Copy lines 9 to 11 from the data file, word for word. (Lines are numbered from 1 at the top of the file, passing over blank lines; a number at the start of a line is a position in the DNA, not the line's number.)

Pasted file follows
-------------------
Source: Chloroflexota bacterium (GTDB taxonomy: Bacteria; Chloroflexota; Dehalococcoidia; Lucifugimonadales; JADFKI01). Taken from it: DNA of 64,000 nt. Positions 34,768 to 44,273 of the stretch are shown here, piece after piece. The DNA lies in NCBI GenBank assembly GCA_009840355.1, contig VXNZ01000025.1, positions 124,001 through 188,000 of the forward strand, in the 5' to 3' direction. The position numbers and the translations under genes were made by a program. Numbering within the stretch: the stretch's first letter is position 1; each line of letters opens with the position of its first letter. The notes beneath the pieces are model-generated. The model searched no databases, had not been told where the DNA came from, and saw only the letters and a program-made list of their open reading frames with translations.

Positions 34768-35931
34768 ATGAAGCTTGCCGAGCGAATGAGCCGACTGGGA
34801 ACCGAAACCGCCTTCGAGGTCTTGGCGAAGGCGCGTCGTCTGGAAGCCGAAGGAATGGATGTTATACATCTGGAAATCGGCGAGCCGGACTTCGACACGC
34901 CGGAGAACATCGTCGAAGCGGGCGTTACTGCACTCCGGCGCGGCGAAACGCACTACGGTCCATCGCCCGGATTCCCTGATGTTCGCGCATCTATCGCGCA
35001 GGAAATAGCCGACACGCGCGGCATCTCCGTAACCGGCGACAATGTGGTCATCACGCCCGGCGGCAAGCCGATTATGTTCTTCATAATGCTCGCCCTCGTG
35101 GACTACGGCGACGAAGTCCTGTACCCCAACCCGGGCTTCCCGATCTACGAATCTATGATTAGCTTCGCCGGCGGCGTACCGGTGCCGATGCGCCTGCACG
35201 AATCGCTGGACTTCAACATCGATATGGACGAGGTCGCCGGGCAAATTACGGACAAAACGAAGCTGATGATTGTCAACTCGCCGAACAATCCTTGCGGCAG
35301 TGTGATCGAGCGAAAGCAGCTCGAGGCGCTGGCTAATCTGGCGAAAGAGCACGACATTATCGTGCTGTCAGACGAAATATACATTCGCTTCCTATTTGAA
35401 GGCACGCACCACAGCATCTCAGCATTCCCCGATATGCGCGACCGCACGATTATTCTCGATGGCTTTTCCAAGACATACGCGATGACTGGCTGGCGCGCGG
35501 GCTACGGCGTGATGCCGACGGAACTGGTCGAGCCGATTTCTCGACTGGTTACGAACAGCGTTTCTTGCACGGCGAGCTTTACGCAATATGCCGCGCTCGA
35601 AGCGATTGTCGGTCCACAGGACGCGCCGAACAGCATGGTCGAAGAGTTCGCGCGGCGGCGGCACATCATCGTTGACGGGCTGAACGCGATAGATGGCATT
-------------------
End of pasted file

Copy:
35301 TGTGATCGAGCGAAAGCAGCTCGAGGCGCTGGCTAATCTGGCGAAAGAGCACGACATTATCGTGCTGTCAGACGAAATATACATTCGCTTCCTATTTGAA
35401 GGCACGCACCACAGCATCTCAGCATTCCCCGATATGCGCGACCGCACGATTATTCTCGATGGCTTTTCCAAGACATACGCGATGACTGGCTGGCGCGCGG
35501 GCTACGGCGTGATGCCGACGGAACTGGTCGAGCCGATTTCTCGACTGGTTACGAACAGCGTTTCTTGCACGGCGAGCTTTACGCAATATGCCGCGCTCGA